What are the Two Types of Insomnia?
Insomnia is not quite as straight forward as you might think. For one thing, there are two types of insomnia, and two modes of insomnia. The conclusion here is that, in layman terms, we might accept that there are four types of insomnia one might deal with.
The two types of insomnia are:
- Primary insomnia – insomnia as a direct result of something else
- Secondary insomnia – insomnia with no clear, underlying issue
The two modes of insomnia are:
- Acute insomnia – short term, a month or less
- Chronic insomnia – symptomatic, long term (at least three times per week for a month or more)
To summarize the four types of insomnia that can result from combinations of types and modes of insomnia, you get the following, with a sample quote that describes the combination:
- Secondary/acute insomnia – temporary insomnia in response to a temporary illness, stress, etc.
- “Ever since my surgery two weeks ago I can’t get more than a couple hours of sleep per night”
- Primary/acute insomnia – temporary insomnia for no discernable reason
- “I just can’t seem to sleep at all this month”
- Secondary/chronic insomnia – chronic insomnia in response to (usually) chronic life problem such as pain, long term illness, etc.
- “Ever since my back injury last year I wake up constantly throughout the night in pain”
- Primary/chronic insomnia – chronic insomnia with no discernable cause
- “I haven’t slept more than a few hours at a time all year and I don’t know why”
Causes of Short and Long-term Insomnia
Primary insomnia is insomnia with direct causes. Note that not all Acute, short-term insomnia is usually caused in response to temporary, external factors such as:
- Short term illness
- Jet lag
- Switching shifts at work
- Temporary regimens of medication
- Significant stress (divorce, job loss, death of loved one, moving)
You get the idea. Generally, acute insomnia may clear up once the cause goes away.
Causes of chronic, long-term insomnia include things like:
- Age-related sleep changes
- Chronic stress
- Chronic anxiety
- Chronic pain
- Circadian rhythm disorders
- Dependence on certain medications
- Habitual life style choices
- Chronic substance abuse
- Especially in Alaska, seasonal effects or transitions (light/dark extremes)
Risk Factors for Insomnia
There are countless risk factors for developing insomnia, both internal and external risk factors that range from natural changes to external, chronic environmental stresses.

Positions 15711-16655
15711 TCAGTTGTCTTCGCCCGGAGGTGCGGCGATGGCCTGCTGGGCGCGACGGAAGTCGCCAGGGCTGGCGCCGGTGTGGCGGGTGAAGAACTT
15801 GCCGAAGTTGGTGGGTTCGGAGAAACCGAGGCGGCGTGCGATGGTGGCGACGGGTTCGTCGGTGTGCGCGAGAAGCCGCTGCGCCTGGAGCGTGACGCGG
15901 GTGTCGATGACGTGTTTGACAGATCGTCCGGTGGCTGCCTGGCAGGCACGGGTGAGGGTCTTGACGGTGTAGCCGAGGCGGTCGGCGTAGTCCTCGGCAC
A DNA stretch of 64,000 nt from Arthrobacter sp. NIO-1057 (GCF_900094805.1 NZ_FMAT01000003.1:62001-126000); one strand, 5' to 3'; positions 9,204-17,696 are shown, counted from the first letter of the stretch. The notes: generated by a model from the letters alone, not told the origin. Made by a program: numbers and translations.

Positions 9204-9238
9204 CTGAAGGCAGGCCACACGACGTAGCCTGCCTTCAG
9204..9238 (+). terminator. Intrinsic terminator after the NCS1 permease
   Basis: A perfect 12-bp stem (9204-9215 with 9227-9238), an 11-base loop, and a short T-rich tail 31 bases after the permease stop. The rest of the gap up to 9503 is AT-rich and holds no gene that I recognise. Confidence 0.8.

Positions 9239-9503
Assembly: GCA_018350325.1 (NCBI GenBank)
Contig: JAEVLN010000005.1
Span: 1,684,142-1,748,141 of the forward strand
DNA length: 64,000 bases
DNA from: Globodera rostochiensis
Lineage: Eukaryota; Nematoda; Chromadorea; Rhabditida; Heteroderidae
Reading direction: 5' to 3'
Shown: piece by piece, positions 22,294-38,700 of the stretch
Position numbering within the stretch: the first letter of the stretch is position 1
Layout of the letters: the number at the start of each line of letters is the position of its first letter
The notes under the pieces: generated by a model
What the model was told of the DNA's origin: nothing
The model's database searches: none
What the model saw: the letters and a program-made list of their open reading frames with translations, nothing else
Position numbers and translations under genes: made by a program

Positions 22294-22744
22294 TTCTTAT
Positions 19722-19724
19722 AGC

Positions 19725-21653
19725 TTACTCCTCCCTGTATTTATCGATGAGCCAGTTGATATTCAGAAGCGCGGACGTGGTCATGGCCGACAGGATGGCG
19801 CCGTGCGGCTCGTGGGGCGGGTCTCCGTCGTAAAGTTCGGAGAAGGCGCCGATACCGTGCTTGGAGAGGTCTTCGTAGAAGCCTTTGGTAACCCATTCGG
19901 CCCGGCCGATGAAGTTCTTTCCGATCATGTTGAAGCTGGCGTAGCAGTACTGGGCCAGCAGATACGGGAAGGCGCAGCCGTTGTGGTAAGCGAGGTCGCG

As we age, our sleep cycles change. Namely, we tend to go to bed earlier, wake up earlier, and require naps during the day. People over the age of 60-65 are more likely to have insomnia and report trouble with sleep. This is likely due to natural biological changes, and also because as we age we are more likely to take certain medications that affect sleep.
Other biological factors for developing insomnia is sex. Insomnia is more common in women than men. Biological aspects of being female like pregnancy, premenstrual syndrome, and menopause can increase your risk for developing insomnia.
Many diseases can affect our ability to sleep, and make us at risk for developing insomnia:
- Kidney disease
- Lung disease
- Heart disease
- Heavy smoking
- Sleep apnea
- Restless leg syndrome (RLS)
- Parkinson’s disease
- Alzheimer’s disease
- Mental disease
Other medical reasons also cause. Certain medications cause insomnia (primary) as a side effect, and include:
- Diet pills
- High blood pressure medications
Psychological factors are some of the most common root factors for developing primary insomnia, and include:
- Stress from marriage/job/health issues
Lastly, insomnia is also commonly caused by lifestyle choices that make sleep difficult, such as:
- Shift work
- Poor pre-sleep habits (screens, diet)
- Drinking before bed
- Drinking too much coffee
- Jet lag
- Poor sleep environment – noisy, bright, distractions, etc.
- Exercising close to bed time
Treatment for Acute and Chronic Insomnia
Insomnia should be treated differently depending on what type of insomnia you have. Acute insomnia will likely go away on its own – once the cause is removed you will likely be sleeping well again.
Chronic insomnia treatments may be a little less straightforward, and will likely require some intervention of some sort – usually behavioral therapy. This might include:
- Education on good sleep habits
- Lifestyle changes
- Ways to reduce severity of chronic causes (such as pain treatment)
- Avoiding screens before bedtime
It is not recommended to treat chronic insomnia with over the counter pills, such as melatonin, because they may have undesired side effects and lose their effectiveness over time.
Treating insomnia will likely require direct consultation with your doctor or a sleep specialist, and may require trial and error to narrow down possible causes and best treatment options.
If you live in Alaska and are worried that you are struggling with insomnia, please contact one of our sleep specialists - start by taking this free online sleep test.